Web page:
PORTLAND, Ore. (KOIN) — Officials in Washington state announced Friday that they’ve found an Asian giant hornet nest, the first of its kind in the U.S.
“Ladies and gentlemen, we did it,” agency spokeswoman Karla Salp said at a virtual briefing. Bad weather delayed plans Friday to destroy the nest found in Blaine, a city north of Seattle.
The nest is about the size of a basketball and contains an estimated 100 to 200 hornets, according to scientists, who suspected it was in the area ever since the invasive insects began appearing late last year. Officials have said it’s not known how they arrived in North America.
The Asian giant hornet, also known as the “murder hornet,” made headlines this year after its presence was announced in late December 2019. The insect is the world’s largest hornet and preys on other insects, including honey bees, of which an entire hive can be wiped out in a matter of hours by a small group of Asian giant hornets, according to the Washington State Department of Agriculture.
Entomologists with Washington’s agricultural department said they were able to find the nest, which was inside the cavity of a dead tree on a property in Blaine on Thursday, after using dental floss to attach radio trackers to three out of four hornets that had been caught in a new kind of trap being used by the agency on Wednesday and Thursday.
One of the hornets, a female, managed to chew off her own tag said Sven Spichiger, managing entomologist with the Washington State Department of Agriculture.
One of the hornets being tracked ultimately led the entomologists “through a heavily wooded area” to the nest inside the tree, which had “dozens of hornets” leaving and coming back to the nest, according to the agency.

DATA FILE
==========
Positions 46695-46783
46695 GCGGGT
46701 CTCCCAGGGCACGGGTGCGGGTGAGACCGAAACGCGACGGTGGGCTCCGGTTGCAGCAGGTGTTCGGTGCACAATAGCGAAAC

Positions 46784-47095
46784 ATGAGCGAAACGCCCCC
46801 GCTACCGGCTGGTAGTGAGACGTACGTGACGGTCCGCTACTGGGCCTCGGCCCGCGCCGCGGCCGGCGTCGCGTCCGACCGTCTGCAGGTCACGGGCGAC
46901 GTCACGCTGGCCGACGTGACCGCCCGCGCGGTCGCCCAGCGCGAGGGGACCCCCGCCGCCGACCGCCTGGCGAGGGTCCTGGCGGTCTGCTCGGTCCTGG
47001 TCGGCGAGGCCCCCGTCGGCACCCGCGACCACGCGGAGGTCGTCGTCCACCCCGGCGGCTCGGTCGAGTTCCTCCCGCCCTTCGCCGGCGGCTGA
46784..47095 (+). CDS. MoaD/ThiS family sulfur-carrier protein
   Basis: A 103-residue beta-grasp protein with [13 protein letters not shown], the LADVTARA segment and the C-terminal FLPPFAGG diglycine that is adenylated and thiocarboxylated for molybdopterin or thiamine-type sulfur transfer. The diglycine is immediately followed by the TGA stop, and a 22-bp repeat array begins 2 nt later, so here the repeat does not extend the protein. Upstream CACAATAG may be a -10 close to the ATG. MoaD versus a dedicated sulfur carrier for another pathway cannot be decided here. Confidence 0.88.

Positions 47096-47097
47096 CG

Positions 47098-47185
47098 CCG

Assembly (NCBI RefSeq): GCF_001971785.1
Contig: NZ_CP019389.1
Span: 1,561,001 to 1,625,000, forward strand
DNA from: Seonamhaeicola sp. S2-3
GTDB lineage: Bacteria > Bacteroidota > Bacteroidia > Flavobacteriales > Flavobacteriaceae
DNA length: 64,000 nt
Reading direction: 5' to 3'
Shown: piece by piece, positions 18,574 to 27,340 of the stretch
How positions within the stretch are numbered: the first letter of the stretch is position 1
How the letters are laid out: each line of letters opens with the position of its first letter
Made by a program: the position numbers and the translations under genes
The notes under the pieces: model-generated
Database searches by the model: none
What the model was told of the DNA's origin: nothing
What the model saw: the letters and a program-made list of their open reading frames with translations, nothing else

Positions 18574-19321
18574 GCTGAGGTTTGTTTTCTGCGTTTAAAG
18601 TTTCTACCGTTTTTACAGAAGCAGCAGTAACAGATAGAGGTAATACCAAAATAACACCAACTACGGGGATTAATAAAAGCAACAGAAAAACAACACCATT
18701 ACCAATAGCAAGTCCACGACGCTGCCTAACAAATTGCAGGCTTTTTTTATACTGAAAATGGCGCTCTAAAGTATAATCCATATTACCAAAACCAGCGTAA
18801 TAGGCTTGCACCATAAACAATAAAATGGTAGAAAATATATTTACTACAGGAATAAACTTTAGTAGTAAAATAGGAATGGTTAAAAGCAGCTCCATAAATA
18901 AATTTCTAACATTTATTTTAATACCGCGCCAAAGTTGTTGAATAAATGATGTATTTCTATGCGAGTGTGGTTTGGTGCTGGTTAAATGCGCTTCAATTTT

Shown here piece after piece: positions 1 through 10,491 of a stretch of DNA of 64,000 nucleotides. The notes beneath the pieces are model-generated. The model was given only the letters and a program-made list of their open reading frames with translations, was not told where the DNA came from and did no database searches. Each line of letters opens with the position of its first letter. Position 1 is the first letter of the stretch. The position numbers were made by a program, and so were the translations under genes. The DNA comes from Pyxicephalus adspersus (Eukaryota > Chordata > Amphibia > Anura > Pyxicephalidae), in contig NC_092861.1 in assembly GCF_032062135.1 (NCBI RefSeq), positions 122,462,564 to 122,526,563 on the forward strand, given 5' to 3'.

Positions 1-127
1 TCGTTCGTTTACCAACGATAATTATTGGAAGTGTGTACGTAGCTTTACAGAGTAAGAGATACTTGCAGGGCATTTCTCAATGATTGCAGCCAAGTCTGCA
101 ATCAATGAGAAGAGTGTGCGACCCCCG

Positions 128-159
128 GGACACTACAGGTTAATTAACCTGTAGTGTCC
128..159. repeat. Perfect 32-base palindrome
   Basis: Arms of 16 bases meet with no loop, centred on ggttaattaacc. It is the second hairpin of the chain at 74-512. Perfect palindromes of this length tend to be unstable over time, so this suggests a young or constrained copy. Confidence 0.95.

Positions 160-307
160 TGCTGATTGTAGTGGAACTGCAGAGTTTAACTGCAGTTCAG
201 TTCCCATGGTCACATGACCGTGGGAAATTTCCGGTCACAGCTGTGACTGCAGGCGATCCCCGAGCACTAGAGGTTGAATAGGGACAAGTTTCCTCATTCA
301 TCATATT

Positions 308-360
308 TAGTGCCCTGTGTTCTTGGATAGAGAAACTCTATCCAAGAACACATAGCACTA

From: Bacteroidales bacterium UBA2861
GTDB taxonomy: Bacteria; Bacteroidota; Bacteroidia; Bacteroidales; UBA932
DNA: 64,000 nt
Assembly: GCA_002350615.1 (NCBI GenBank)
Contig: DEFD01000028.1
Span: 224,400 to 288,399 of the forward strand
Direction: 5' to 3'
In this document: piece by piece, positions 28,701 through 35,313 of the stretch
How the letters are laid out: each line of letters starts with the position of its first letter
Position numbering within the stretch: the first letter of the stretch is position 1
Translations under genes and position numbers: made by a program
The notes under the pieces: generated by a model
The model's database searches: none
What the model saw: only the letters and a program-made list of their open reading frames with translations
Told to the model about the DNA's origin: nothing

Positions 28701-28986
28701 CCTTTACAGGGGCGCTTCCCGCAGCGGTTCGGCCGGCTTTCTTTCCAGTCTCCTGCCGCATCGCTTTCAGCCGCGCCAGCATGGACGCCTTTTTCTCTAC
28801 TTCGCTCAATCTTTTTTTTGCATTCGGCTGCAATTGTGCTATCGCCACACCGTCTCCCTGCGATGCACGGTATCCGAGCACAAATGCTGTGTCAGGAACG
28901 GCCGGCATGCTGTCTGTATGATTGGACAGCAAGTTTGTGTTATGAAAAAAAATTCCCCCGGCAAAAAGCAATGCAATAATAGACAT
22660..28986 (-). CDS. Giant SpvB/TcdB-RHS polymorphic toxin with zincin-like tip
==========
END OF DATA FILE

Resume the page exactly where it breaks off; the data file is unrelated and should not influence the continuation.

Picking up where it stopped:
“We asked everybody to stay back because it was a very strong signal,” Spichiger said. He added that there is still a chance that the nest could be an “occupied space where they have robbed a honey bee nest, but that is unlikely.”
Officials plan to eradicate the nest on Saturday at 4 a.m.; the property owner has given permission to remove the nest and even the tree if necessary.
“We extract them alive,” he said. “We will kill them.”
Workers will wear thick protective suits that can prevent the 6-millimeter-long stingers of the hornets from hurting workers, Spichiger said. They also will wear face shields because the trapped hornets can spit a painful venom into their eyes.
“We were totally anticipating it to be a ground nest,” Spichiger said, adding that they had to secure scaffolding to be able to reach the nest Saturday.
The crew will wrap the tree and use vacuum extraction to pull the hornets out of the nest.
Asian giant hornet traps have been set by agricultural teams and citizen scientists throughout the state, and officials are monitoring the network’s sightings in an ongoing effort to eradicate the nests and the species from the U.S.
The invasive insect is normally found in China, Japan, Thailand, South Korea, Vietnam and other Asian countries. Washington state and the Canadian province of British Columbia are the only places the hornets have been found on the continent.
The Associated Press contributed to this report.